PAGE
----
Melo went back to pop-a-shot, but couldn’t keep his competitive fire from impacting his performance.
“I always let the kids win the first game so we can run it back,” he explained. “Then I can tie it up, then I can win.”
Anthony wasn’t the only Laker to flex his basketball prowess on the mini hoops just a stone’s throw from the real ones the Lakers use inside the building; Wayne Ellington decided to surprise a small child by spiking his attempt into the adjacent parking lot with a swipe from behind, a defensive play so ruthless some of the kids could have mistaken him for Anthony Davis next. He proceeded to ice out his junior competition with the kind of display he usually saves for pregame warmups, but Ellington decried any notion that his shooting skill translated onto the micro basket, stating the two athletic actions were “a little different.”
Wayne Ellington told me he thought shooting on NBA rims was “a little different” from pop a shot. The results say otherwise pic.twitter.com/Wy2EOdapDc— Cooper Halpern (@CooperHalpern) December 4, 2021
Austin Reaves also partook in the action on the arcade basketball hoop, albeit with less success than the Lakers’ two best 3-point shooters by percentage this season. When I asked him who the best pop-a-shooter on the Lakers was, to which he replied, “Definitely not me ‘cause I just got killed!” Reaves added that he’d been beaten 10 times in a row, but cried foul, citing uneven conditions.
“AD was over there being a defender against me which wasn’t fair,” Reaves said. “I might have to give it to Rondo. He looks like he’s good at something like that.” Although Rajon acquitted himself reasonably well on the miniature rim, unfortunately, he was unable to show off his greatest purported non-basketball talent, his mastery of Connect 4.
The Lakers present weren’t just taking an opportunity to pad (unkept) stats against lesser competition, though. They also spoke to the pleasantly cathartic nature of spending a couple of moments away from the game as we approach the holiday season. DeAndre Jordan, in a Lakers Santa hat, admitted that he was “looking to get [his] win column up,” but added, “It’s super exciting to put smiles on kids’ faces... They make us smile too.”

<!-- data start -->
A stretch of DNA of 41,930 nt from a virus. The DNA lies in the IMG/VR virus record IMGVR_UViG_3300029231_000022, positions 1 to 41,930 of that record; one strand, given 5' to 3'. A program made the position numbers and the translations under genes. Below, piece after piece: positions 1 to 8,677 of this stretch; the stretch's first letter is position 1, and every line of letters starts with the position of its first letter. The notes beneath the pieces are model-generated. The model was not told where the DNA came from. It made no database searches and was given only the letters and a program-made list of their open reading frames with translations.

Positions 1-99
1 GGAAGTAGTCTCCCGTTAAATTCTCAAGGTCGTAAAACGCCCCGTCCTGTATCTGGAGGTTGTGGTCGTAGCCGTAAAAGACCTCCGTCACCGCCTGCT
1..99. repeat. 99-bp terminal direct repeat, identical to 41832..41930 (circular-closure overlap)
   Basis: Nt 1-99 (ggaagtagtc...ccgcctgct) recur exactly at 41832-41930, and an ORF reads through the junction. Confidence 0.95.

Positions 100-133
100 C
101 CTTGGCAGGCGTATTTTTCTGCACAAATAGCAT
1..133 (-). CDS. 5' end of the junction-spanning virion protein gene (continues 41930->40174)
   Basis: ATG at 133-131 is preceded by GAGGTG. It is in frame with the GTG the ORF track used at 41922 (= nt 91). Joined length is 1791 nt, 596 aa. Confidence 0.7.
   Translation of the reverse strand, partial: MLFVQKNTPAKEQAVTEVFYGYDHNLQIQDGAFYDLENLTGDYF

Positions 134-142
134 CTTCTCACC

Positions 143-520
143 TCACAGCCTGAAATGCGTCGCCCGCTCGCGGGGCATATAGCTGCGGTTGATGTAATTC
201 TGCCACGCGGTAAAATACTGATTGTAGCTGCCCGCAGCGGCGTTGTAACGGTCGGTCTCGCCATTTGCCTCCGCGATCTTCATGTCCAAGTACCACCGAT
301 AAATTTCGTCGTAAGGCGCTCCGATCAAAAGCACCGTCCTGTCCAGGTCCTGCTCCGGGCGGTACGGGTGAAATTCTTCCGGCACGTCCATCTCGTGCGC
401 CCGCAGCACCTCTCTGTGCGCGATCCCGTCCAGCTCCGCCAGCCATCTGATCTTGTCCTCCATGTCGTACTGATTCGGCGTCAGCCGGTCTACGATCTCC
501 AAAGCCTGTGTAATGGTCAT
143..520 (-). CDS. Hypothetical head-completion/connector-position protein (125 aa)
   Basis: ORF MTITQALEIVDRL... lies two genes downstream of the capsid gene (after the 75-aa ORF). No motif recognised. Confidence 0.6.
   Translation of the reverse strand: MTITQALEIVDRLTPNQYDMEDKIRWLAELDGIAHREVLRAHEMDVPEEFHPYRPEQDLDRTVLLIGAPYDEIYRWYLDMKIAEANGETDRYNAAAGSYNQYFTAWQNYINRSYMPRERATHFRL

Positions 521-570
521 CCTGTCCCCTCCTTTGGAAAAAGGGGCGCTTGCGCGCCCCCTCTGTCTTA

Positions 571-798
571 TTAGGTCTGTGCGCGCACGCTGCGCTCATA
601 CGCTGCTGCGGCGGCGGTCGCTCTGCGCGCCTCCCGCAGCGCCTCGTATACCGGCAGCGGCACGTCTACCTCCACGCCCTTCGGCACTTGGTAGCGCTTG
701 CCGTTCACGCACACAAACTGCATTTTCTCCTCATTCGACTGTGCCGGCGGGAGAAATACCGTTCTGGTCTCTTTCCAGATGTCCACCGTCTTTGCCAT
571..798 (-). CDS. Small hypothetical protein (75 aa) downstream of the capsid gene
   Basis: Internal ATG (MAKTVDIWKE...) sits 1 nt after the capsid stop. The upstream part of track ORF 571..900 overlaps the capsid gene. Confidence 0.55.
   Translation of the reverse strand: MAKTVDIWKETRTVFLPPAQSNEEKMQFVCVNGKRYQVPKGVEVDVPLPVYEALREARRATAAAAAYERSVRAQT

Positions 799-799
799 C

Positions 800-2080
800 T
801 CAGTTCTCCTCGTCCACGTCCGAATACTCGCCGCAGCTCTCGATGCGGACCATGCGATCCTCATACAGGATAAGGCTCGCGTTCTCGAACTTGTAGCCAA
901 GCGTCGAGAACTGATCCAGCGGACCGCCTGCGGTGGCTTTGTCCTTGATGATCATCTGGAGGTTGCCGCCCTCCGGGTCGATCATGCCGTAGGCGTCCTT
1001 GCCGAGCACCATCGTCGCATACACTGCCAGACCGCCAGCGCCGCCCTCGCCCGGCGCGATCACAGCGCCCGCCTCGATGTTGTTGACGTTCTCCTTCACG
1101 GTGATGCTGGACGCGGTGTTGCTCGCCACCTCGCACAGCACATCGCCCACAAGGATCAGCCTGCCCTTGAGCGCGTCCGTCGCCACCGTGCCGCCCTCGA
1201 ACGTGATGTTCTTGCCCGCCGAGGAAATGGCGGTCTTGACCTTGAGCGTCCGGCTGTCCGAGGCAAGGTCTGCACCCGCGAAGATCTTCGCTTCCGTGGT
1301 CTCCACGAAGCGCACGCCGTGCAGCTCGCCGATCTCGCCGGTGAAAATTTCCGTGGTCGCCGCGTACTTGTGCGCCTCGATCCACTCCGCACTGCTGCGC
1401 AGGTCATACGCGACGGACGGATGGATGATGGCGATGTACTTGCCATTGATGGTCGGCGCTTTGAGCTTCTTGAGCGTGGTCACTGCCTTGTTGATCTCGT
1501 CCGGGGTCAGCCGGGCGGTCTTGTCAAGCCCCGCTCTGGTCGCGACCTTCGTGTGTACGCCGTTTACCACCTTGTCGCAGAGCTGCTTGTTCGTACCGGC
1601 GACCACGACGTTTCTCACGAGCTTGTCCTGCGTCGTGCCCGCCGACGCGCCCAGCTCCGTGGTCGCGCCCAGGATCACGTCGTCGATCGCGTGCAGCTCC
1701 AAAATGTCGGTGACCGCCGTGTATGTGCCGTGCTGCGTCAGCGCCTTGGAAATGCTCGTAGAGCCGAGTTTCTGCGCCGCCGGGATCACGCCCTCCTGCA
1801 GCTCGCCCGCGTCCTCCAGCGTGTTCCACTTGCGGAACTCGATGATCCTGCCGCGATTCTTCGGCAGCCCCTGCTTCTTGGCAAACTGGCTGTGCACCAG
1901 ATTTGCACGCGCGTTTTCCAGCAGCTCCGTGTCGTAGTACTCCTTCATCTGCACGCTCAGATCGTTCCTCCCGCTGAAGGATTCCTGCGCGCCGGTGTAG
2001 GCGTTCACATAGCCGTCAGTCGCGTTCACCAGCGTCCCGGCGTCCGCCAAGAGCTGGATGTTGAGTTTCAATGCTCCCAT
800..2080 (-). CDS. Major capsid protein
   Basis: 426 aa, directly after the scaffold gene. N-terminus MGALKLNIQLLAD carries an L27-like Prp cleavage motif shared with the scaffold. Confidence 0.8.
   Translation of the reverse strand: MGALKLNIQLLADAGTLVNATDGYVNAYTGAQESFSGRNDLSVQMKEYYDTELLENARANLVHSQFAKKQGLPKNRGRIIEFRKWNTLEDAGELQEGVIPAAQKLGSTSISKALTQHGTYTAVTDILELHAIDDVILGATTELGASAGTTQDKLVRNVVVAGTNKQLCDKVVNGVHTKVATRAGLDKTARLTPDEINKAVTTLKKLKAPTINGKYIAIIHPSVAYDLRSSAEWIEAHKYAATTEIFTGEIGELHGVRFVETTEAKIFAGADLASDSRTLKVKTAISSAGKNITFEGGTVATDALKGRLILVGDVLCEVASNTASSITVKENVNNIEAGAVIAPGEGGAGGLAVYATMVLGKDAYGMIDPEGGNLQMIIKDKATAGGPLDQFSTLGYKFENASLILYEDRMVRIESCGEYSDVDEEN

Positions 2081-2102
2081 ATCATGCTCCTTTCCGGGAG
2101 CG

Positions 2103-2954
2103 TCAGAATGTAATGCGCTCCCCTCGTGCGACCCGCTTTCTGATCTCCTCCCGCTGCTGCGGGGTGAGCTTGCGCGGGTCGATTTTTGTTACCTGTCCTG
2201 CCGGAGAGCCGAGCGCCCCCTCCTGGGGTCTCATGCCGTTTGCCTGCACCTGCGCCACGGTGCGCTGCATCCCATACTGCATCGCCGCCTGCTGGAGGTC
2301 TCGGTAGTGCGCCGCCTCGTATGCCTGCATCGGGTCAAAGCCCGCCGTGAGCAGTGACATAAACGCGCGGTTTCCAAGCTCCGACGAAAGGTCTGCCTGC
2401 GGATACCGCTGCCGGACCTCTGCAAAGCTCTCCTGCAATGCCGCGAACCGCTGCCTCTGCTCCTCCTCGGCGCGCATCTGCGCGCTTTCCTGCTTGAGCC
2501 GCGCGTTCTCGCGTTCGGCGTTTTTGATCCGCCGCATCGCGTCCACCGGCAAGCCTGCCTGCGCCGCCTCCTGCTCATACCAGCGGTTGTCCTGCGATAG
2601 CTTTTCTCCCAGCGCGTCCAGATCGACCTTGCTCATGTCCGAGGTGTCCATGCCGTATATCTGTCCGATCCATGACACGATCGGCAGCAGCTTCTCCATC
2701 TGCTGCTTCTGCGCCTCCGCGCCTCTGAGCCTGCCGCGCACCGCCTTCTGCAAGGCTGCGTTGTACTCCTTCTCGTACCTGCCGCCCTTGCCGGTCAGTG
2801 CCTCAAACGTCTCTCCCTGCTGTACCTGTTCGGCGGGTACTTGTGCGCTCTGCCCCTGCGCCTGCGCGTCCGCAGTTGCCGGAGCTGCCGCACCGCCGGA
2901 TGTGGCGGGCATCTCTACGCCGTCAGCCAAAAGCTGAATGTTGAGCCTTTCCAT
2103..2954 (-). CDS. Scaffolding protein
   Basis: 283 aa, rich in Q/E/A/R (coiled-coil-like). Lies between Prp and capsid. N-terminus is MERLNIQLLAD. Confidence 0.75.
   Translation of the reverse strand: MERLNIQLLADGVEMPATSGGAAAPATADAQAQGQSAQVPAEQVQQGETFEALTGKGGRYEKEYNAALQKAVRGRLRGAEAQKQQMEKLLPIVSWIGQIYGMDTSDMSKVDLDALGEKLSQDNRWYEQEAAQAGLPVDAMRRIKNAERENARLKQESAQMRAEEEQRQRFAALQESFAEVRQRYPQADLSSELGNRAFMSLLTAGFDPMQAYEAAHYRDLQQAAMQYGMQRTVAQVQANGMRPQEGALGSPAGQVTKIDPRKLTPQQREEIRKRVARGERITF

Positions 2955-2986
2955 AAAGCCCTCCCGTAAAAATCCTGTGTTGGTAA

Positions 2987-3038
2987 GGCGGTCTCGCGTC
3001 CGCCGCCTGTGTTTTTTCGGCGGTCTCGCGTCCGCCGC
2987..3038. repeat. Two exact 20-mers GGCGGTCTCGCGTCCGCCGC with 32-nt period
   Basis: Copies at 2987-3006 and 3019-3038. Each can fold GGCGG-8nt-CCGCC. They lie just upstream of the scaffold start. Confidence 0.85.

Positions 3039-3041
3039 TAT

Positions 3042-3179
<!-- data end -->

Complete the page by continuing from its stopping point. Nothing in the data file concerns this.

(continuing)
Melo, the Lakers’ elder guardian of positive energy shared a similar sentiment with DeAndre.
“We get so consumed with basketball and practice and traveling and we get a chance to come out here and just relax and do something non-basketball related, especially with kids, all of us, most of us have kids, so we know what that’s like,” Anthony said. “It’s just good to be out here man, good vibe, good weather, good feeling.”
The newest Laker, Reaves, also appreciated to the moment of rest in a chaotic schedule the rookie is only just starting to get the hang of.
“95% of the time, basketball’s what we do. Even if we’re home, we’re watching film or doing stuff like that,” Reaves said. “So just getting out here and just playing around with the kids... just seeing everybody’s joy out here is really special.”
All quotes obtained firsthand. Cooper is a lifelong Laker fan who has also covered the Yankees at SB Nation’s Pinstripe Alley. No, he’s not also a Cowboys fan. You can follow him on Twitter at @cooperhalpern.